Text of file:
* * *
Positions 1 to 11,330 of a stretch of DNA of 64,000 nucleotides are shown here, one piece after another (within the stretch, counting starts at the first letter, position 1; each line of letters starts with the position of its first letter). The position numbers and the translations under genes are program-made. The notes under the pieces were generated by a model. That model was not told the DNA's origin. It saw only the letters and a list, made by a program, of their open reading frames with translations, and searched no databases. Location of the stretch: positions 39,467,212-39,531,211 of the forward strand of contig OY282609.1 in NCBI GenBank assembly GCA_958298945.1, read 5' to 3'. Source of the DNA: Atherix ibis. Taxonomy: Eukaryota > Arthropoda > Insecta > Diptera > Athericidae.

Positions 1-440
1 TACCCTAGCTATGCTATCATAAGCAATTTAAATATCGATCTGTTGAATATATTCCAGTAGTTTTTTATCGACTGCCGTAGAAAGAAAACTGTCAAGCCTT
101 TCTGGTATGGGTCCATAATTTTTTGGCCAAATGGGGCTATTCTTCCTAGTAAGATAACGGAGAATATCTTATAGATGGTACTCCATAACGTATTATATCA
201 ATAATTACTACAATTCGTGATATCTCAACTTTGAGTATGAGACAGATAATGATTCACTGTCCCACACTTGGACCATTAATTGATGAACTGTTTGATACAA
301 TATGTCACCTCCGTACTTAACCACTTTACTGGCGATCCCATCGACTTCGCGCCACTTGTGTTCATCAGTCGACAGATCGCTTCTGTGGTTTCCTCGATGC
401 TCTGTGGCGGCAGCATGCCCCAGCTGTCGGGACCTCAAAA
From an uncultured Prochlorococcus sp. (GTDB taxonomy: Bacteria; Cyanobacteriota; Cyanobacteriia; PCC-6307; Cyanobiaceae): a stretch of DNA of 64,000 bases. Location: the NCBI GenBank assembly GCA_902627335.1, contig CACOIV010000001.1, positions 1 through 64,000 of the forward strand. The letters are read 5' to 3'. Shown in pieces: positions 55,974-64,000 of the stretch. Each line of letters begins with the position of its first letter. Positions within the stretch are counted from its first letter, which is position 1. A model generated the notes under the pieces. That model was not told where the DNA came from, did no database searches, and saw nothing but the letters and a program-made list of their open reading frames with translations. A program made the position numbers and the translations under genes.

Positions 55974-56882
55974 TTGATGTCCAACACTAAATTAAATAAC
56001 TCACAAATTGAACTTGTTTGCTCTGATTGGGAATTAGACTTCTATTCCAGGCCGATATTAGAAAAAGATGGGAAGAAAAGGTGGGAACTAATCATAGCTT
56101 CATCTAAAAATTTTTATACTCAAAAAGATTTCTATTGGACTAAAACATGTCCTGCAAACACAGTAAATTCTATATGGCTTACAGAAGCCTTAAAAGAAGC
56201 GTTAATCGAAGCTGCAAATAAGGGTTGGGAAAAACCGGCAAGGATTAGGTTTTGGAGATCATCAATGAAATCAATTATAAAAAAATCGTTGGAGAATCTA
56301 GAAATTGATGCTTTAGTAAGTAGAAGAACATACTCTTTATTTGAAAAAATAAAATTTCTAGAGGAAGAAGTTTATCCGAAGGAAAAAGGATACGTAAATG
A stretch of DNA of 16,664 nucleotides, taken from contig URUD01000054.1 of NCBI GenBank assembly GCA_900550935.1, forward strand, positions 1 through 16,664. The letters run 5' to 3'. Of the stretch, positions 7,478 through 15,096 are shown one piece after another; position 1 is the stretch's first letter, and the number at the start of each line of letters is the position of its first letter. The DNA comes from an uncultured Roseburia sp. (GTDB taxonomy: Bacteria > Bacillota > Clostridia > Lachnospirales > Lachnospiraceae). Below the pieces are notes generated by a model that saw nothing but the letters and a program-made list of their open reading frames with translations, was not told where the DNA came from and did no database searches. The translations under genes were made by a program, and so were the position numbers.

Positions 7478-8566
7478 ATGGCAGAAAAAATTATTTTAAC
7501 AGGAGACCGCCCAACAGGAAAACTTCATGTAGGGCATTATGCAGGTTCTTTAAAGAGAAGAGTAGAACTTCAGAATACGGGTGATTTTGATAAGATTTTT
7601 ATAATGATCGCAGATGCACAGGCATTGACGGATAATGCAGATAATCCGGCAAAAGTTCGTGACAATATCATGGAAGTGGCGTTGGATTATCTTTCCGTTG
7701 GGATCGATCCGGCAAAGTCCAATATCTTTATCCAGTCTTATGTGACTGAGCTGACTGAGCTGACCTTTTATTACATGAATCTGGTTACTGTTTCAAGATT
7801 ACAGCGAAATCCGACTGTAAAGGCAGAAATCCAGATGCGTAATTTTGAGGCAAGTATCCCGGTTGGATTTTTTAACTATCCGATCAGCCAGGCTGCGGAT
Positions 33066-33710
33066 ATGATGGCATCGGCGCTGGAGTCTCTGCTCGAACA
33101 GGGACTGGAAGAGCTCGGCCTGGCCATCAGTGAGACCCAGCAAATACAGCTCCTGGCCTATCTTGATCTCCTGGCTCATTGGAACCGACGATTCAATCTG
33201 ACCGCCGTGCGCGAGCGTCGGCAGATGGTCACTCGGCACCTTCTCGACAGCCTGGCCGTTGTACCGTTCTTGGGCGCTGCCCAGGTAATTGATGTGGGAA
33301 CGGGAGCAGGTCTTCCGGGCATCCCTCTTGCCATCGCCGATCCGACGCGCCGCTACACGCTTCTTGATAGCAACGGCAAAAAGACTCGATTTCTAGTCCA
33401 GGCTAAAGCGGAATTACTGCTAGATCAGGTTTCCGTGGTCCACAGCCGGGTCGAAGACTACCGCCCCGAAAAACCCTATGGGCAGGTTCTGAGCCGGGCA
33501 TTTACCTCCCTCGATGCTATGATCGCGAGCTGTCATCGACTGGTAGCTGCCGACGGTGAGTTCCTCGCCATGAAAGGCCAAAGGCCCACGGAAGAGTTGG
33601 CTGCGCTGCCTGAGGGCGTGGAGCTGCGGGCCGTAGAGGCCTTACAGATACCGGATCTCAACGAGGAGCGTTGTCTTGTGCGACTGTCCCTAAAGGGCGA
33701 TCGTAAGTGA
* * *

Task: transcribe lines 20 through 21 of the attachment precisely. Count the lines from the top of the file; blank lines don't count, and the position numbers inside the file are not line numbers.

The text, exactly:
7701 GGATCGATCCGGCAAAGTCCAATATCTTTATCCAGTCTTATGTGACTGAGCTGACTGAGCTGACCTTTTATTACATGAATCTGGTTACTGTTTCAAGATT
7801 ACAGCGAAATCCGACTGTAAAGGCAGAAATCCAGATGCGTAATTTTGAGGCAAGTATCCCGGTTGGATTTTTTAACTATCCGATCAGCCAGGCTGCGGAT